Who is ruling our space and time?
Platforms Part 3(Check here for Part 1)
A day in life:
Woke up, checked my phone (Google), checked my Facebook (Facebook), Whatsapp (Facebook) and Instagram (Facebook). Went to a customer site (Google maps) with a CareShare service and listened to Spotify. Worked with some business software (Microsoft Azure), checked my email (Microsoft Office365), put some code on Github (Microsoft) and checked my LinkedIn (Microsoft). Took an Uber to go home. Ordered something at Takeaway.com. Checked my mail (Google Gmail), searched something (Google Search). Shopped on Zalando and Amazon. Watched something on Netflix, went to sleep.
When the Beatles wrote their song a day in life in 1967 things looked slightly different. All technologies were unknown long after the song was written. The way we spend our time has changed completely. It’s clear that platforms have a big influence on our lives. However, when you check the news they don’t seem so present. They are not news anymore, but incorporated wherever we are, whatever we do. The platforms have slipped into our lives and we seldom ask ourselves what their influence is.
There are some people who actually do that. Investors. Those who believe a company can reach platform level, pour loads of money into such a company (until it almost becomes a self-fulfilling prophecy). Actually this has been a promise even before the internet bubble broke around 2000, but now you really see that platform companies are becoming bigger and bigger and start to monopolize transactions.
The shared revenue of the FAANG companies (which are all platform companies) have a combined revenue more than 600 billion dollars . New Zealand has a GDP of 186 billion dollars, Denmark 284 Billion dollars, Switzerland 517 Billion dollars. These are whole countries that have less GDP than the revenue of these platforms companies.
The marketplace have always been the center of a town or village. It wasn’t owned by people, but mostly managed by a town. So local politics defined how those markets worked. Internet marketplaces are owned by companies who operate world-wide on the internet. So a platform isn’t ruled by one regulator.
The platform determines which content is offered: a platform on traveling controls traveling and so on. Some companies like Amazon who have multiple platforms (Store, AWS and Prime) have not only earned a lot of money, but also gained a lot of power. This power is mostly put into lawsuits and lobbies against local governments.
What does the power of platforms means for us? The people who are living in the space and time of these platforms?
Platforms are companies, not democratic institutions. They don’t care about local communities or individuals. They don’t care about the climate or general well-being. Such companies don’t have any idealistic goals as long they’re not derivatives from profit, part of regulations or used for marketing purposes. They do such things as part of their growth strategy. They make the rules on the platform.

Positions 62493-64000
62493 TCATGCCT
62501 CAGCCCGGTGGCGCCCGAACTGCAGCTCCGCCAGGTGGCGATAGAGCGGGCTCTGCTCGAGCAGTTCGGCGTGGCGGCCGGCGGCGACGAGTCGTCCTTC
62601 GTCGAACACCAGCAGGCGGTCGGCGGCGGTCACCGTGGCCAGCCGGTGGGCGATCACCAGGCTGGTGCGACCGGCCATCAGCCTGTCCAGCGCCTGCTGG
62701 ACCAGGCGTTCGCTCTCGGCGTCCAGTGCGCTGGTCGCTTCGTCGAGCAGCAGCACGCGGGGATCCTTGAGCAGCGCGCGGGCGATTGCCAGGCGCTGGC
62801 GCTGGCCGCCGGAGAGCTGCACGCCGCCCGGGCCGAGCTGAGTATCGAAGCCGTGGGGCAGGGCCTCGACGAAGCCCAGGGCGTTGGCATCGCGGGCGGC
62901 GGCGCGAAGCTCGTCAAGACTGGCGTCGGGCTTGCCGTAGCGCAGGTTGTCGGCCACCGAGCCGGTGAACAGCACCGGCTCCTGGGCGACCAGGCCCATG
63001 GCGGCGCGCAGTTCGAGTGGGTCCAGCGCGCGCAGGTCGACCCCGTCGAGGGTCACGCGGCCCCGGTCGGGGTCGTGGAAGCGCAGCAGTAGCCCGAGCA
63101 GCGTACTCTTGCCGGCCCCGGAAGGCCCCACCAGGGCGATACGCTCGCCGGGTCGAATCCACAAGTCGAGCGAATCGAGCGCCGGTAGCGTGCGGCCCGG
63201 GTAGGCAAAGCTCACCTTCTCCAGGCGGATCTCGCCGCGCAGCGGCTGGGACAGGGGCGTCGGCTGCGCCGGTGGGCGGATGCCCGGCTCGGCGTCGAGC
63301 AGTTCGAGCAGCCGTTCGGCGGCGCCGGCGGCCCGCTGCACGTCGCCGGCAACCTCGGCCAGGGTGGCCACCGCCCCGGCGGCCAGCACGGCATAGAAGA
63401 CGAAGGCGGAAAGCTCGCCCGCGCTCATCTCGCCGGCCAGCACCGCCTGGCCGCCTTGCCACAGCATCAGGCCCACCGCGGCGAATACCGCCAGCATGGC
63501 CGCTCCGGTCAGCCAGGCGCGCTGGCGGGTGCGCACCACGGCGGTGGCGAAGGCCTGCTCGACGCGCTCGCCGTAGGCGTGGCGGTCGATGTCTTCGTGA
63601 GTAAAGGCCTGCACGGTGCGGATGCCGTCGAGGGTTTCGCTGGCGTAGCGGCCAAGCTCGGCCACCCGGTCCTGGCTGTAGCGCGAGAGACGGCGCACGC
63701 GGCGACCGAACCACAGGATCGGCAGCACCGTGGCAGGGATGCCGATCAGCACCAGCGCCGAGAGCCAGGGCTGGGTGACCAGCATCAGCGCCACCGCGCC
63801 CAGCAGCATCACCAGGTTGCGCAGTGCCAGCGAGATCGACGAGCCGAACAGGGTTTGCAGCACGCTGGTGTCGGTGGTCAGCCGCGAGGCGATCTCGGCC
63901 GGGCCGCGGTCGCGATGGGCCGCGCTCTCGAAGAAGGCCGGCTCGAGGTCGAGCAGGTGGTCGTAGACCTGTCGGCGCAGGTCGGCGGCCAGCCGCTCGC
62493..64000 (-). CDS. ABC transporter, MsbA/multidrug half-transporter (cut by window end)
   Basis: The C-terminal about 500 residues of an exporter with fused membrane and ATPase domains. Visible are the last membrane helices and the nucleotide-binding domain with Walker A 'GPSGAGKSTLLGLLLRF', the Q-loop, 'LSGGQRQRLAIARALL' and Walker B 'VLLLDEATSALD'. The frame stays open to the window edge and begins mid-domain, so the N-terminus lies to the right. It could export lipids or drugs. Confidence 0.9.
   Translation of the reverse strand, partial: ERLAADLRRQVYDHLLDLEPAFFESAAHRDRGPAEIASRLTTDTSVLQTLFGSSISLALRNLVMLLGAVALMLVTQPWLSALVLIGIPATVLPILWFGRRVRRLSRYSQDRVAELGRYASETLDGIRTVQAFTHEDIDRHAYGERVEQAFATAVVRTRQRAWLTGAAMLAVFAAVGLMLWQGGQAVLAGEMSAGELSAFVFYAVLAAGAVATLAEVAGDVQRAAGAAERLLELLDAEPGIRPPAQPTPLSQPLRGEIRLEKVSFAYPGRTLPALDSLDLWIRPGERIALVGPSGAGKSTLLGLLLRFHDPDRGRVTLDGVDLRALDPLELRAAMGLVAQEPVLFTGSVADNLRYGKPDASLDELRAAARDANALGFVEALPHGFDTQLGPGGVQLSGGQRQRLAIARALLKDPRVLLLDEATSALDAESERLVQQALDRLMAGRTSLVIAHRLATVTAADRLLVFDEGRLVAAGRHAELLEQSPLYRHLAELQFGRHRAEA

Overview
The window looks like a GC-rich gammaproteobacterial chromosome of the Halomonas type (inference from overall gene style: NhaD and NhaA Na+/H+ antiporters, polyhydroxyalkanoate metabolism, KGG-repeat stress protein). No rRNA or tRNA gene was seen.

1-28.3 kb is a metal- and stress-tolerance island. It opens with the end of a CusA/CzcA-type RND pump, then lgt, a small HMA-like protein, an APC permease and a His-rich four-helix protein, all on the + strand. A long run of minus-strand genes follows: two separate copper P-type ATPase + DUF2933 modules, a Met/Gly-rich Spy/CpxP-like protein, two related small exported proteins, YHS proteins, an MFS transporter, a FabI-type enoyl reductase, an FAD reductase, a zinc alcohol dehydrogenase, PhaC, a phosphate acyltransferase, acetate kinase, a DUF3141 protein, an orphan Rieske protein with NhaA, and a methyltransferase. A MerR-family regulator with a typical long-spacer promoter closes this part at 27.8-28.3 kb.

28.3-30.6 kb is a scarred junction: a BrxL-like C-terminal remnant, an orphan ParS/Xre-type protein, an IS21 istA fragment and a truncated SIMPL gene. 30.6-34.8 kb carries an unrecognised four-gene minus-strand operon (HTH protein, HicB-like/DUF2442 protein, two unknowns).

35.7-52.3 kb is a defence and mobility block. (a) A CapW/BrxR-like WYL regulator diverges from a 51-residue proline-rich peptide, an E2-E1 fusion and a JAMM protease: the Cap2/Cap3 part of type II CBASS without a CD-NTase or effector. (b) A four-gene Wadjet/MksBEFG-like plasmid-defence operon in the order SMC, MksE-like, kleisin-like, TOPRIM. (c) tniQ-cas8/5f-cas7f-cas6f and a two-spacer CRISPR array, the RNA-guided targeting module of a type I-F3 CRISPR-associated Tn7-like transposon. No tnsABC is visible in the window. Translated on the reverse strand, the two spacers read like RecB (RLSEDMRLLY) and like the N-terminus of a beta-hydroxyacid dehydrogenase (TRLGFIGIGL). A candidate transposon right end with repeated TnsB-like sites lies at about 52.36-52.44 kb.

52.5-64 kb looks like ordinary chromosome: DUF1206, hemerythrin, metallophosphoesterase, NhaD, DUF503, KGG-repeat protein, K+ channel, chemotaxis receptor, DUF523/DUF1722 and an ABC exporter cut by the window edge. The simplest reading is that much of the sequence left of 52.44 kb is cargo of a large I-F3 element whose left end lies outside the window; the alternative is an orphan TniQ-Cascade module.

Could you imagine one platform for all newspapers where all users (newspapers and readers) need to agree on the terms of the platform to publish or read articles?
This is exactly the way platforms are controlling transactions. Of course governments try to restrict this (and sometimes succeed partly like in China), but most of the times it’s a struggle between a global company and local governments.
You see that platform companies pump around money to a place with the lowest taxes. It’s hard to find out where the revenue was really made. That’s why they’re fighting institutions and governments to be truly global. Even more than traditional multinationals local rules are getting in their way. You and I are part of that system, but have hardly a real voice in it.
A place for platforms
The intention of this blog wasn’t to end up in some kind of anti-globalization thread. However, it’s good to see the implications of this new kind of economy. For platform companies producers and consumers are really two sides of one coin. It’s of course about money, but the real problem is that platforms have world-wide monopoly on certain types of transactions.
Should platforms be governed by a worldwide organization? Will there be new alternative technologies which incorporate concepts like blockchain where producers/consumers can connect without middleman? I believe that the key for most solutions are users and usage.
We used to be governed by kings, but at the end we divided the system into independent domains, like law, government and parliament which are chosen by the people. Power of platforms could also be divided by an executive organization, shareholders (investors, government) and users. Usage could decide how taxes are paid. For using a platform users should get some credits which can be used to vote on terms of the transactions.
All platforms wouldn’t exist without the internet. The internet is in a way a platform on its own. A platform for platforms. Can we imagine that the internet was owned by one or a few companies? Of course the internet has an infrastructure which is owned by companies, but the concept is not.
Apps became platforms. When do platforms become concepts?
More on this topic: I Cut the ‘Big Five’ Tech Giants From My Life. It Was Hell